Argentino Lake (Lago Argentino)



Encompassing a colossal 566 square miles (911 square-kilometers), Argentino Lake (Lago Argentino) is the largest lake in the country. El Calafate, the UNESCO-listed Perito Moreno Glacier, and the Upsala Glacier are all perched on its shores, so the lake serves as the gateway to some of Patagonia’s most impressive glacial landscapes.

The Basics

Take a cruise on Argentino Lake (Lago Argentino) to enjoy unobstructed views of the surrounding glaciers. Boat tours typically pass the Upsala Glacier and the Spegazzini Glacier before they loop round and reveal parts of the Perito Moreno Glacier—with luck, you’ll witness car-sized chunks of ice splitting off and splashing into the lake below. Alternatively, combine a short cruise around the western arm of the lake with a hike along the Perito Moreno Glacier.

Things to Know Before You Go
  • Argentino Lake (Lago Argentino) is the ideal destination for adventurous travelers—activities include mountain biking, horseback riding, and glacier hiking.
  • Most lake cruises last a full day and include an onboard lunch.
  • Even in the summer months, temperatures on the lake can be cold so warm clothes are a must. Sunglasses and sunscreen are also a good idea as the glaciers reflect sunlight.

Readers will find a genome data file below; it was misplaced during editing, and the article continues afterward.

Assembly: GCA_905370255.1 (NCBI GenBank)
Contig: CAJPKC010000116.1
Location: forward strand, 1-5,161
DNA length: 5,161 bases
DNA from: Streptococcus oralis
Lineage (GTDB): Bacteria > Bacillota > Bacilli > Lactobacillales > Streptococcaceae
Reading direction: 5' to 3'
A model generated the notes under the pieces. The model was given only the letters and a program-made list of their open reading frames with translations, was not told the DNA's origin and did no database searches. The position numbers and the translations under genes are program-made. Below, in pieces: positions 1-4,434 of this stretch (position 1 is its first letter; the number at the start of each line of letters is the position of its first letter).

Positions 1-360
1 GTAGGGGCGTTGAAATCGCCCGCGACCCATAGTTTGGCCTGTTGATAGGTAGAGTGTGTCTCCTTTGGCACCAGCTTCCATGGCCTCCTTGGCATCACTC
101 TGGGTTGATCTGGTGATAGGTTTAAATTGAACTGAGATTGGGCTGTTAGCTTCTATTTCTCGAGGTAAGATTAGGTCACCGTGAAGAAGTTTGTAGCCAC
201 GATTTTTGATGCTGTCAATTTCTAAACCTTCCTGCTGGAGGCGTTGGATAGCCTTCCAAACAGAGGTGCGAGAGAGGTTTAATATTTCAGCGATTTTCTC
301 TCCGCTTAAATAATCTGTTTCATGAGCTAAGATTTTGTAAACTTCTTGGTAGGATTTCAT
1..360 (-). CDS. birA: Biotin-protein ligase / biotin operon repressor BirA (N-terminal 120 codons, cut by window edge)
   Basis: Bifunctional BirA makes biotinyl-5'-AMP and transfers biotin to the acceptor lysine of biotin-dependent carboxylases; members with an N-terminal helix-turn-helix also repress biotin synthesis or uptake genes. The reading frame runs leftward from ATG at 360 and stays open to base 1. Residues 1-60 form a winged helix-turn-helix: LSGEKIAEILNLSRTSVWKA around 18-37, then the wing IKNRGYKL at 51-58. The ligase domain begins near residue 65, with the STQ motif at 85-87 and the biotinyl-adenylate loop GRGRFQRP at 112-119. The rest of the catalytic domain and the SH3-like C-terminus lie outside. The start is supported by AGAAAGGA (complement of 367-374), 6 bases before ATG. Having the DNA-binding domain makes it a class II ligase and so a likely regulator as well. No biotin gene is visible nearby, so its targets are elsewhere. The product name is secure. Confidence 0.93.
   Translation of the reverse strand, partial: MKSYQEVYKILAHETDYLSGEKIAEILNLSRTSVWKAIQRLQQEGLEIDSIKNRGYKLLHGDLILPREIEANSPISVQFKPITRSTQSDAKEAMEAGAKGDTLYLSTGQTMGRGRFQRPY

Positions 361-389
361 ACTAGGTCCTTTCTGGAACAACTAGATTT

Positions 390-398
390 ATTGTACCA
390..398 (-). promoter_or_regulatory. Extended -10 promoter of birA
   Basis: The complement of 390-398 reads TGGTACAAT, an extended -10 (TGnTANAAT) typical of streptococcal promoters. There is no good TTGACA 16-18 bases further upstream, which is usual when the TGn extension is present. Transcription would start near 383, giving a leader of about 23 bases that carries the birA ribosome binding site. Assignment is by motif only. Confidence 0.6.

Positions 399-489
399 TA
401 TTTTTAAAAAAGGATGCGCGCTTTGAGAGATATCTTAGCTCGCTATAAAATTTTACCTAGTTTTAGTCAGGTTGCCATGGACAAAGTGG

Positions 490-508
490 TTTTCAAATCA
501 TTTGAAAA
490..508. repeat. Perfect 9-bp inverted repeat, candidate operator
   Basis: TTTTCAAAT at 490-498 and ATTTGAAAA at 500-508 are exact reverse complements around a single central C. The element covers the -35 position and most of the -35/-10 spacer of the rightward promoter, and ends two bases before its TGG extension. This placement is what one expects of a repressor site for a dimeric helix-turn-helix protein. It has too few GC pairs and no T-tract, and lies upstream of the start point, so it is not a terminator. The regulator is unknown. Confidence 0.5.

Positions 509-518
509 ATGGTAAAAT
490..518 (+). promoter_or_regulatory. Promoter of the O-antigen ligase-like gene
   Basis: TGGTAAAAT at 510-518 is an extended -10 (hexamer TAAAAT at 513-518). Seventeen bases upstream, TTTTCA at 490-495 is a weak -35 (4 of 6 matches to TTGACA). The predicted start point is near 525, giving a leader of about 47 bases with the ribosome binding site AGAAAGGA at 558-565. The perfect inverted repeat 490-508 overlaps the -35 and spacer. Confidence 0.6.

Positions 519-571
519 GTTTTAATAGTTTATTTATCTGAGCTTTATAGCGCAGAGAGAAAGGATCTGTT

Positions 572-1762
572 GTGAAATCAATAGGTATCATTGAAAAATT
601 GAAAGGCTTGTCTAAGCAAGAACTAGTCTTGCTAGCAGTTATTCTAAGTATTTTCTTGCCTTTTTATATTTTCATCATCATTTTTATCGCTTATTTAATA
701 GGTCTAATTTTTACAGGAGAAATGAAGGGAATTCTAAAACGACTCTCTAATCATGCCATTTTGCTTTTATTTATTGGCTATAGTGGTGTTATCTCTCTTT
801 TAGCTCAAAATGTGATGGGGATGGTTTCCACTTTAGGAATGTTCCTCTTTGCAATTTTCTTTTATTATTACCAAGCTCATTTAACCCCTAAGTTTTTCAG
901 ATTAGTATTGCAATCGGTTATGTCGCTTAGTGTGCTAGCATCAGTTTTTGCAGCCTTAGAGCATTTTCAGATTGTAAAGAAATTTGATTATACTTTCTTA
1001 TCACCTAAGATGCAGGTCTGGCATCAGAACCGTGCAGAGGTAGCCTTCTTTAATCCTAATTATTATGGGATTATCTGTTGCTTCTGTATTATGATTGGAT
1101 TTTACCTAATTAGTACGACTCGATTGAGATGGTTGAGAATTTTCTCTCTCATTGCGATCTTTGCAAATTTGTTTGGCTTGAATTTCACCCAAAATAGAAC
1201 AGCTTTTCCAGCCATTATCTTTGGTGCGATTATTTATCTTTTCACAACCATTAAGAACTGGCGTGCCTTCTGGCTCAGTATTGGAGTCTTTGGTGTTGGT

How to Get There

Sitting on its southern shore, the city of El Calafate is the main gateway to the lake. From the city center, it’s a 40-minute drive west to Puerto Bandera port, where most boat cruises depart from. Tours typically include pickup and drop-off in El Calafate.

When to Get There
The summer months of January, February, and March are the most popular time for lake cruises, and advance booking is essential. Temperatures drop below freezing in the winter months of July and August, so many cruises stop running during this period.

Perito Moreno Glacier

Part of the UNESCO-listed Los Glaciares National Park, the Perito Moreno Glacier is one of Patagonia’s most-visited natural wonders. Stretching for more than 19 miles (30 kilometers) and towering 240 feet (74 meters) above Argentino Lake, the glacier is unique in that it’s one of few in the world that continues to advance. As well as admiring the glacier from the water, you can look out over the Iceberg Channel (Canal de los Tempanos) from a series of boardwalks or even hike across the glacier.


El Calafate, Patagonia


Places of Natural Beauty

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